Women’s Project Preserves Cultural Heritage of Mayan Food System in Guatemala
In honor of last month’s International Day for Biological Diversity on May 22nd, we are spotlighting our partners at Qachuu Aloom in Guatemala. Over the past year they have developed a health and nutrition project to strengthen cultural identity and the Mayan-Achi food system. The project aims to preserve knowledge about local plants and seeds, and, as a result, safeguards biodiversity in the area. It also contributes to improved health in families, and promotes community well-being through the rescue, conservation, and use of native plants with high nutritional and medicinal potential.
The initiative focuses on three key areas:
Strengthen maternal and child nutrition through the production and use of plants with high nutritional content. The project supports the creation of mother-to-mother exchanges. This methodology focuses on workshops where women can share knowledge with one another, covering a variety of topics ranging from infant nutrition to the preparation of healthy foods. By orienting the project around mothers, the potential for adoption and implementation is greater because moms and women tend to oversee the health and nutrition of the entire community.
Rescue local knowledge and practices around edible and medicinal plants for comprehensive and preventive health. The project preserves local plant species through education and workshops focusing on the importance of diversified crops and plants high in nutritional or medicinal value. Members are also taught to harvest and process these plants to take advantage of their nutritional and medicinal value. When communities have access to local, medicinal plants their nutrition improves. They also save money when they no longer rely on buying food from outside of their homes.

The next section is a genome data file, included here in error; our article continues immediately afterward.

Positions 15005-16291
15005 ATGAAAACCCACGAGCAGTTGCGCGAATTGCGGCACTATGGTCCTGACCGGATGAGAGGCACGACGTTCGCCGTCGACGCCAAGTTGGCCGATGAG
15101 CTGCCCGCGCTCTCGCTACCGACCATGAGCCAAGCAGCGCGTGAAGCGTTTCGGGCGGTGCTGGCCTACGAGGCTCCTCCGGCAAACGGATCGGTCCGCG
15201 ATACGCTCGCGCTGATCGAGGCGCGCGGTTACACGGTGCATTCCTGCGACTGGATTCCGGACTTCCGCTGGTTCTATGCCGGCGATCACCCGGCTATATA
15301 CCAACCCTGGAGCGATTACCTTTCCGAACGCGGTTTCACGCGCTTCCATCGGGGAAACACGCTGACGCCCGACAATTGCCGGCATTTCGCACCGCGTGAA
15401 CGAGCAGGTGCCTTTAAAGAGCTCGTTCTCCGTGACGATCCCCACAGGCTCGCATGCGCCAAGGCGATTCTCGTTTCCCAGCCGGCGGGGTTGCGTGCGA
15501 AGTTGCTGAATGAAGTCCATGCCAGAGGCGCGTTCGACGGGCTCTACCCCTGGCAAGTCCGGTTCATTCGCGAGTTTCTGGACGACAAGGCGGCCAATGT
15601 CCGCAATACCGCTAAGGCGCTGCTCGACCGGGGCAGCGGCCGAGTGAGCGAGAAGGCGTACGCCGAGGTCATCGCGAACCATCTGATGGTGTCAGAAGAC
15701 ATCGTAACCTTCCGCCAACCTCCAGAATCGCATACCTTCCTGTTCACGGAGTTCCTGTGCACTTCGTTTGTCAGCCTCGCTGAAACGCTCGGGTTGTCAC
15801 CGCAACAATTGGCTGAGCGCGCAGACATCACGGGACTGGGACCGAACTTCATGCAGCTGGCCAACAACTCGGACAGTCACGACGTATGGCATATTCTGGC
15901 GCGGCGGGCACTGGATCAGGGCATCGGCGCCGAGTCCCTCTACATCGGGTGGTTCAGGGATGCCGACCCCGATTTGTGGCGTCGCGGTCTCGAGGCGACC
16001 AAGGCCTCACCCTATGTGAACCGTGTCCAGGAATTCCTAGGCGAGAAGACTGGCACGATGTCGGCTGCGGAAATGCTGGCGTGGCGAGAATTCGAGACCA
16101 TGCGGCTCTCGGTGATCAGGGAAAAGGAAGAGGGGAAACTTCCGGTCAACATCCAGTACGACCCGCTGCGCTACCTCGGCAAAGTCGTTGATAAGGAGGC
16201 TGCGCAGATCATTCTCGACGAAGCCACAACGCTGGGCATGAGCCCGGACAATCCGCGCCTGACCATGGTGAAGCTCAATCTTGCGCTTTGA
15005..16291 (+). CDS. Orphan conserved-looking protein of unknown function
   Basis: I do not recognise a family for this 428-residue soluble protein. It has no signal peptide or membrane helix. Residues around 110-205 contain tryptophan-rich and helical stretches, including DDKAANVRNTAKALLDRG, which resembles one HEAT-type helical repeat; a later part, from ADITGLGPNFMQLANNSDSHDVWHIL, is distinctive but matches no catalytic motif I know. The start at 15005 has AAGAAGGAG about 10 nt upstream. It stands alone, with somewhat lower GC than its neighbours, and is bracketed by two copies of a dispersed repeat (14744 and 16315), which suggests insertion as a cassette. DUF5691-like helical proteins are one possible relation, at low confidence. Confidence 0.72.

Improve the commercialization of organic products and medicinal plants so that the members and partners of Qachuu Aloom have the opportunity to expand the economic margins of their families. The project promotes monthly visits to 12 healthy community stores that exist in eight communities. During the visits, products including amaranth flour, pigeon pea flour, amaranth (small) joys, three cereals flour (amaranth, pigeon pea and corn) and salted squash are reviewed, new products are delivered and a workshop is held to teach recipe preparation. These organic products are kept affordable so the entire community can access them. The products also give women an alternative income stream so they can reinvest in their communities, farms and families.
By focusing on community nutrition, local knowledge of native, medicinal plants and providing markets to sell these organic products, Qachuu Aloom is preserving a local food heritage rooted in women’s empowerment, seed sovereignty and economic opportunity. This holistic approach preserves traditional knowledge around food and offers practical application through teaching individuals to process and sell the plants they grow. Their work also contributes to local biodiversity and the result is better nutrition.
Stay tuned as we continue to watch the outcomes of this initiative on community health and sovereignty.